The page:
The power of the personal: keeping consciousness-raising alive.
Janet L. Freedman's book on feminist consciousness-raising (CR) groups is ultimately about the power of personal storytelling among women in safe and supportive spaces. Both listening to a story and telling one's own are acts of courage that, as CR groups have shown, may lead to personal growth and a richer understanding of and empathy for others. In six information-packed chapters, Freedman celebrates all that the CR experience can be and shares what the groups have meant in her life.
"Consciousness-raising was the gateway to activism," Freedman writes early in the first chapter (p. 16); she continues a bit later, "Involvement in a CR group made it impossible for me NOT to become an activist" (p. 17).
The way Freedman weaves together her own CR experiences with other women's memories of CR is one of the most compelling aspects of this work. It is clear that the material is close to her, and some of her interviewees are members of a group she has belonged to since 1984, but she reaches far beyond her own experiences and those of her network. The book is complemented by an impressive list of sources, including both fiction and non-fiction. This meshing of research and personal enthusiasm gives the book a special magic.
Freedman sets out to trace "the origins, principles, and enormous impact of consciousness-raising," while also calling for a renewal of CR (p. 1). She begins with providing a historical review of CR from the 1960s and 1970s, in Chapter 1 ("Consciousness-Raising: The Mother Lode") and also includes some practical information on length of meetings, how to start a group, and possible topics groups could discuss. Readers interested in starting a group may find additional "starter" discussion questions in other chapters helpful.
Chapter 2 ("Right Livelihood: Working as a Feminist") focuses on working women and economic issues and the collective activism that can be ignited when women talk about struggles in the workplace.
Chapter 3 ("Only Connect: Technology, Consciousness-Raising and Feminist Activism") looks at both the "promises and perils" of the internet and technology as they relate to feminist activism (p. 53). Freedman explores a wide range of topics here, including sexism in online gaming, cyberfeminism, blogging, and the easy access of feminist materials and websites.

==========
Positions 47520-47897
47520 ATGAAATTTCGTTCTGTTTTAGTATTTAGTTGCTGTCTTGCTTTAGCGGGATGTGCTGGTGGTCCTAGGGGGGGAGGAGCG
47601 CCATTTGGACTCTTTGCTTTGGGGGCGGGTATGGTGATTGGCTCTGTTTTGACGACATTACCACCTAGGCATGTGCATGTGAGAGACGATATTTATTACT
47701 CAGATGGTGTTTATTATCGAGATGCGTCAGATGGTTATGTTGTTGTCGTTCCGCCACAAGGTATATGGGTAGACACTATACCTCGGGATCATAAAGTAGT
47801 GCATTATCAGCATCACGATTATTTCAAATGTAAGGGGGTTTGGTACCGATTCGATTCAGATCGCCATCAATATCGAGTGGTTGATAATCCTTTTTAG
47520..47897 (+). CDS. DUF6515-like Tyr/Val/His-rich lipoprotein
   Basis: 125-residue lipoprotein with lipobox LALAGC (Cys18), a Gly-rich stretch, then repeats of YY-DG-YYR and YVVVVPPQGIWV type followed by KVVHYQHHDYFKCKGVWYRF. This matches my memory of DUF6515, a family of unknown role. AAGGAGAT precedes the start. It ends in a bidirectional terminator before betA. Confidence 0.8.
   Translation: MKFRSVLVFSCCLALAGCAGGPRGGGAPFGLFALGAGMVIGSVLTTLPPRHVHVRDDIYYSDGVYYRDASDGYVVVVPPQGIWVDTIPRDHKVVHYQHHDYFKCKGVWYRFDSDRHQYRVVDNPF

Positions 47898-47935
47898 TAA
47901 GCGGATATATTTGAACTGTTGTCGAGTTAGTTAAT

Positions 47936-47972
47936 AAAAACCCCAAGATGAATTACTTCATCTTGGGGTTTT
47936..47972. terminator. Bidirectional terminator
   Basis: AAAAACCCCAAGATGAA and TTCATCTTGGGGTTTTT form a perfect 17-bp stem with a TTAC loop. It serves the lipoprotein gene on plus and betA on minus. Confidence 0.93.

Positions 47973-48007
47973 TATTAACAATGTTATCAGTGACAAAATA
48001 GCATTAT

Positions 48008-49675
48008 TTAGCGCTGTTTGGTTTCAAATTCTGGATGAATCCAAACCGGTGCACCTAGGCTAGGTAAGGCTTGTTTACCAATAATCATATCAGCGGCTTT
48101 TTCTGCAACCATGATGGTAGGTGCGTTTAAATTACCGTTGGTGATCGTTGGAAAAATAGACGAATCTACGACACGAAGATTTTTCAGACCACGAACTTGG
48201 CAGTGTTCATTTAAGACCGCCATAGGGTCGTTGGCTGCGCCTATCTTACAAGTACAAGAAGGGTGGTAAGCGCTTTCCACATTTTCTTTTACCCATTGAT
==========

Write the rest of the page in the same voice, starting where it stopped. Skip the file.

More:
Although Freedman gives many examples of the positive impact technology makes on feminism, she writes, "I've answered the question posed at the start of this chapter--can technology offer a new and perhaps even more powerful model for achieving feminist social transformation?'--with a resounding MAYBE" (p. 74). She doesn't shy away from her contradictory beliefs about the internet's impact on feminism.
In Chapter 4 ("I and We: Consciousness-Raising, Mutual Aid and Participatory Democracy"), Freedman explains that the personal and political are intertwined and that the feminist CR model contributes to a more productive, equal democracy. "I think the answer to a lack of participation in a democracy," she writes, "is more democracy--authentic involvement in the shaping of organizations and institutions" (p. 96).
In the discussion in Chapter 5 ("Consciousness-Raising in the Classroom and Beyond") of women's studies programs and the classroom environment, Freedman reflects on the impact of her own experiences when she had the opportunity of merging "feminist theory and practice in daily experience" (p. 127). CR in the classroom, she believes, can help link theory and practice once the personal is valued.
The final chapter ("Spirited Woman") moves the reader out of the physical world of technologies, politics, and the classroom, into the inner world, reflecting on the spiritual experiences that CR groups can provide. Quoting Barbara Eve Breitman, Freedman writes, "It was a presence that empowered and emboldened. It was creative and erotic. We felt filled with knowledge and vision. We experienced healing and were pointed toward justice. We sensed that collectively and in extended community with other women engaged in similar endeavors, we were giving birth to a new vitality, creative and conscious" (p. 131). She goes on to give examples of the power of CR groups in Catholic, Jewish, Muslim, Pagan, Unitarian, and other religious settings.
Freedman concludes with optimism for the future of consciousness-raising groups: "I am heartened by the fact that the practice seems to be returning to this country" (p. 186). Close to me in Los Angeles is a relatively new but flourishing organization called the Women's Center for Creative Work (WCCW), founded in 2013. In addition to CR groups, it holds feminist storytelling events, women's dinners, feminist book club meetings, and various other women-centered community events and workshops. As I read Reclaiming the Feminist Vision, it struck me that the WCCW is an example of the spirit and importance of CR that Freedman writes about. CR is very much alive today. Freedman's work will be an excellent resource for those carrying it forward.
[Stacy Russo is an associate professor/ librarian at Santa Ana College and the editor of Life as Activism: June Jordan's Writings from The Progressive (Litwin Books). Her current project is Wildland: Interviews with Women from the 1970s/1980s Southern California Punk Rock Scene (Santa Monica Press, forthcoming).]
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|Title Annotation:||Reclaiming the Feminist Vision: Consciousness-Raising and Small Group Practice|
|Publication:||Feminist Collections: A Quarterly of Women's Studies Resources|
|Article Type:||Book review|
|Date:||Jan 1, 2016|
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